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Industry-specific 'playbooks' to be developed for HR professionals

Industry-specific 'playbooks' to be developed for HR professionals

Office workers at Raffles Place in Singapore. (File photo: Jeremy Long)

SINGAPORE: A series of industry-specific human resources (HR) playbooks is being developed to guide HR professionals to address and solve challenges specific to their sectors, Senior Minister of State for Manpower Zaqy Mohamad announced on Wednesday (Sep 30). 

The Manpower Ministry (MOM) and the Institute for Human Resource Professionals (IHRP) are working together with sector agencies and HR experts to curate best practices, tools and practical use cases for these playbooks, said Mr Zaqy. 

The playbooks will first be introduced for the finance and food services, before being expanded into other sectors, he said at the HR Tech Festival Asia 2020.

This is in line with the goal of strengthening the HR capabilities of organisations to support business and workforce transformation, one of the two key thrusts of recommendations laid out by the HR Industry Transformation Advisory Panel. 

Formed in 2018, the panel aims to equip the HR industry to play an integral role in business transformation as well as chart the next phase of development for the industry.

Mr Zaqy noted that the Government is integrating HR capability building components into the various enterprise support schemes, giving the example of Enterprise Singapore’s Scale-Up SG programme, which helps high-growth local companies to scale rapidly. 

“Under this programme, people strategy is now embedded into the company’s growth strategy discussions,” he said. 

“MOM and Enterprise Singapore are also working to provide additional support for businesses in implementing workforce strategies to complement their companies’ growth plans, such as mentors from the IHRP-certified community."

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The panel’s recommendations also called for HR professionals to be equipped with emerging skills. 

In his speech, Mr Zaqy cited a study by advisory firm Willis Towers Watson which found that almost 90 per cent of all HR roles would be impacted by technology.

“Based on IHRP’s estimate of their certified community, 53 per cent of certified HR professionals in Singapore will be affected,” he said.

"The increased availability of technology-enabled solutions and data analytics will elevate the value-add of many HR functions, creating new opportunities."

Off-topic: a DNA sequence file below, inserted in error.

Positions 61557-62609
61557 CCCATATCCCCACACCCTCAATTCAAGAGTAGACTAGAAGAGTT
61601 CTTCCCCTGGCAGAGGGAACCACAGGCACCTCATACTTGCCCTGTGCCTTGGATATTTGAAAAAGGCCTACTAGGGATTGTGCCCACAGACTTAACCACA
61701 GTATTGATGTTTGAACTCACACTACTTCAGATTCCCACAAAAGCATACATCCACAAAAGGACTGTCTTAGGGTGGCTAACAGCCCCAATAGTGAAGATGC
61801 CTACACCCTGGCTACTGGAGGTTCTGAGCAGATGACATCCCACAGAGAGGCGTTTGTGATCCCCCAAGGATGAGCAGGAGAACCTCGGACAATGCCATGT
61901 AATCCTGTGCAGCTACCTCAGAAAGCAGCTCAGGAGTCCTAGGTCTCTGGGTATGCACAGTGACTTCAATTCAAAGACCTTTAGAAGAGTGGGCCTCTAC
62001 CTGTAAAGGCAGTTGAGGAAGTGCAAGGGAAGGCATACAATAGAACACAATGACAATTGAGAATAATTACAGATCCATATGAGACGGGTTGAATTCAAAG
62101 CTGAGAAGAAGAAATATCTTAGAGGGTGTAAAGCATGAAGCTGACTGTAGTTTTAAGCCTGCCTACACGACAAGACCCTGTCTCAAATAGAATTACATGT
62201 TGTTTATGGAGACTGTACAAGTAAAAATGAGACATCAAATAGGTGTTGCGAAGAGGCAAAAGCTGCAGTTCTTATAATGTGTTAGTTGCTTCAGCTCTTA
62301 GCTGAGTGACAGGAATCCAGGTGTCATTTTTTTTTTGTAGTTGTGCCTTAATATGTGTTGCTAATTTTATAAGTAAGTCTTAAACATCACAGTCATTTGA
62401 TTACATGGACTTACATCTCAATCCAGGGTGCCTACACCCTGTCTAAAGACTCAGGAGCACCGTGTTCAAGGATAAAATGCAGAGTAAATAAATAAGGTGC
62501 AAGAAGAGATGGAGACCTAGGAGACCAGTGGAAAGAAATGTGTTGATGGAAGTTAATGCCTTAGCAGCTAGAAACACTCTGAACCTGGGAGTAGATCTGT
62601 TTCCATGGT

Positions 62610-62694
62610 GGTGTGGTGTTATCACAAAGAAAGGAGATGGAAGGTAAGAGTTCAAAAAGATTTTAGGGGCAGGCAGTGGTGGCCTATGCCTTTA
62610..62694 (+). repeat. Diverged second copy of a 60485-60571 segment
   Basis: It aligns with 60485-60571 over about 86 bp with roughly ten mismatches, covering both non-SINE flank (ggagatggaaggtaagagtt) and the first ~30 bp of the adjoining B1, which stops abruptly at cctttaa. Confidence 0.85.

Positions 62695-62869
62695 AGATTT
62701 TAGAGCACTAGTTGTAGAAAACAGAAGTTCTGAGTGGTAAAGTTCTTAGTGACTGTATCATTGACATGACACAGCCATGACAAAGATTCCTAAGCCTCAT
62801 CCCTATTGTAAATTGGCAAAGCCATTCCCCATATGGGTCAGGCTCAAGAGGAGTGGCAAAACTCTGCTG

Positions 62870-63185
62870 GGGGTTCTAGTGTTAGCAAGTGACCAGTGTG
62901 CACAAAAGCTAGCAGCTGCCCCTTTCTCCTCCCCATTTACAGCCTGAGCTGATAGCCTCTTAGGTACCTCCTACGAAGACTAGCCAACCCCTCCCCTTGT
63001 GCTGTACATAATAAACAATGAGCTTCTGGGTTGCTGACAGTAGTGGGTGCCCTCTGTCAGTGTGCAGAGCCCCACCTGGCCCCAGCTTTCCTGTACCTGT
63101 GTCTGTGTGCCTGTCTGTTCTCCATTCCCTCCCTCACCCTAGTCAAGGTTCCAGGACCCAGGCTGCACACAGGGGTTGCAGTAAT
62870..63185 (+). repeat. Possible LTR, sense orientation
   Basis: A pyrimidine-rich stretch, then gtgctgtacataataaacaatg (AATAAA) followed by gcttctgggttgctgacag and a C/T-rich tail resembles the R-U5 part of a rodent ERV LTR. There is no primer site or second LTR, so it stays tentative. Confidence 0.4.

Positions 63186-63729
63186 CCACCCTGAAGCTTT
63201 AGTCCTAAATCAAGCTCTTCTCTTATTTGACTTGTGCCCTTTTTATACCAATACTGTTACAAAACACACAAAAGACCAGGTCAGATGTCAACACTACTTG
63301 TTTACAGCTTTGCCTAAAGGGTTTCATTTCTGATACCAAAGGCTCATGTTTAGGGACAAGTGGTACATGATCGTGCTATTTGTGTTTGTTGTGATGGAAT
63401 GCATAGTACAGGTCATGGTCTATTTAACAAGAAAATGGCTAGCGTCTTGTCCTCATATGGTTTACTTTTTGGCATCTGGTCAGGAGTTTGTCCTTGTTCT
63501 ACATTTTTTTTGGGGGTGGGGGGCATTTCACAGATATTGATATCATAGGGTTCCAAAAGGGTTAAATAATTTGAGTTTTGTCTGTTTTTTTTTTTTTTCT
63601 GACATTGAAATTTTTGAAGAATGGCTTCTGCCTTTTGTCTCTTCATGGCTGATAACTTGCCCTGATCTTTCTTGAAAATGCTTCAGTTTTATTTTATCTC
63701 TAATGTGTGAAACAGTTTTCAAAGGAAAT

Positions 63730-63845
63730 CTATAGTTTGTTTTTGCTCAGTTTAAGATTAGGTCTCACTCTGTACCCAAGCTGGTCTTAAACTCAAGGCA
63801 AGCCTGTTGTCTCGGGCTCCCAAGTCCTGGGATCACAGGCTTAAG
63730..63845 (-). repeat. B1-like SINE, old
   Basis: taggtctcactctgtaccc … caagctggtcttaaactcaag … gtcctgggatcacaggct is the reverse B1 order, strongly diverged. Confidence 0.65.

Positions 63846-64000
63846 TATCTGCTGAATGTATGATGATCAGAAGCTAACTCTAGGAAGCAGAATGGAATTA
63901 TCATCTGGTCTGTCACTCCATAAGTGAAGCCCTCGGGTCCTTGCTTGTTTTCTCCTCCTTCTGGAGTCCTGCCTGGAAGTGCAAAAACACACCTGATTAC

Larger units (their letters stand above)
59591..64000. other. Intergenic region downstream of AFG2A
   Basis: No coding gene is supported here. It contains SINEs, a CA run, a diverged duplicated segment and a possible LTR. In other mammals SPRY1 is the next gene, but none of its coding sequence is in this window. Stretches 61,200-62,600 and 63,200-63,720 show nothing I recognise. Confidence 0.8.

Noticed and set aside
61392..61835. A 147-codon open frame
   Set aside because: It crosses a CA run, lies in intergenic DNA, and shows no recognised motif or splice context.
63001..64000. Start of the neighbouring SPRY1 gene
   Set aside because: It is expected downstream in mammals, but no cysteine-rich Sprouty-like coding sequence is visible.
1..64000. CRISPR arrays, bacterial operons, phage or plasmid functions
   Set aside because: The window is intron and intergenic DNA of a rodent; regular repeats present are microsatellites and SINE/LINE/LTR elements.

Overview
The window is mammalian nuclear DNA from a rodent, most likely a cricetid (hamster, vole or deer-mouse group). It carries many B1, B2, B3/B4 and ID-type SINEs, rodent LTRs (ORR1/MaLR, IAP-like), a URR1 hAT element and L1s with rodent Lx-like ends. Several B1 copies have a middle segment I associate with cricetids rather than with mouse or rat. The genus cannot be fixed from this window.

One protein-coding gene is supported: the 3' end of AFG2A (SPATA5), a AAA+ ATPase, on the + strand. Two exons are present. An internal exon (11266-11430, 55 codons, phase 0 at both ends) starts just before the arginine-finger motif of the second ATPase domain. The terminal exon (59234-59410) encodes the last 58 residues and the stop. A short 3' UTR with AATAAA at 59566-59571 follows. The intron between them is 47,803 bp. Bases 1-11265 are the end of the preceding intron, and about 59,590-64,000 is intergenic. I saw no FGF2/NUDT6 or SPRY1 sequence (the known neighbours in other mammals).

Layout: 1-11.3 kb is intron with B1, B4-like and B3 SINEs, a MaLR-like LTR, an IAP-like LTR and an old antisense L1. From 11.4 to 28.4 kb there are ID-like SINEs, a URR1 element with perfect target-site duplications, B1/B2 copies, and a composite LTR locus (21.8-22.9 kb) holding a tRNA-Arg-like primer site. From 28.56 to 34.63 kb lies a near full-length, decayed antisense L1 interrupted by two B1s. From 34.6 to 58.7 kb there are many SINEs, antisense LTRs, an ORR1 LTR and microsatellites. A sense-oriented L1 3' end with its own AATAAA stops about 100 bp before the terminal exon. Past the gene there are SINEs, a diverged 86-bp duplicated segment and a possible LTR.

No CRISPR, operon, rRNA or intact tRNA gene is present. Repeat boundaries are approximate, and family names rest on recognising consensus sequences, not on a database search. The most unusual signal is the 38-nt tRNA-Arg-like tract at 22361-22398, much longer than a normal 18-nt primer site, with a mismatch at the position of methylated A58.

HR professionals must be ready to embrace new skills and opportunities for better career development, he added. 

He noted that IHRP had signed an agreement with the National University of Singapore’s (NUS) Institute of Systems Science to develop an HR Digital Competencies Roadmap.

“Under this partnership, IHRP and NUS will develop training courses for enterprises to acquire the skills necessary to embark on digital transformation.The flagship programme, the Professional Diploma in Digital Human Capital Leadership, will enable HR professionals to lead and execute business transformation projects,” he said.

Mr Zaqy reassured those in roles at higher risk of displacement by technology that there would be opportunities to upskill themselves to develop new skills and competencies. 

“Through upskilling and supporting business and workforce transformation, we will continue to elevate the HR professionals into strategic business partners and leaders,” said Mr Zaqy, adding this would also result in better jobs in HR.

READ: Manpower Ministry to review companies whose 'Singaporean core has been weakening': Josephine Teo


“The transformation work ahead of us demands organisations to harness the best talent available to lead the change,” said Mr Zaqy. 

“This requires robust and merit-based talent hiring processes, as well as measures that ensure workplace diversity and inclusiveness, so that organisations can recruit from a wide and diverse pool of talent."

Workforce analytics can use data to generate “deep insights” into organisation and job requirements as well as the suitability of prospective candidates, he added. 

“At the same time, it makes business sense for our companies to invest in the local talent pipeline, the closest source of talent,” he said, noting that major travel disruptions caused by the COVID-19 crisis have highlighted the importance of a “skilled local core for greater workforce resilience and sustainability”. 

Mr Zaqy said that there were currently about 47,000 HR professionals in Singapore, about 90 per cent of whom are local across different wage levels. 

Of these, 92 per cent are in PMET (professionals, managers, executives and technicians) roles, up from 85 per cent five years ago

“Over the same period, median wages for HR professionals have also grown by about 10 per cent. Through HR transformation, we aim to support HR professionals to take on roles with higher value-add and wages,” he said. 

“A strong HR sector will put our businesses and workforce in good stead to navigate their transformation journeys in the post-COVID world.”

Source: CNA/az


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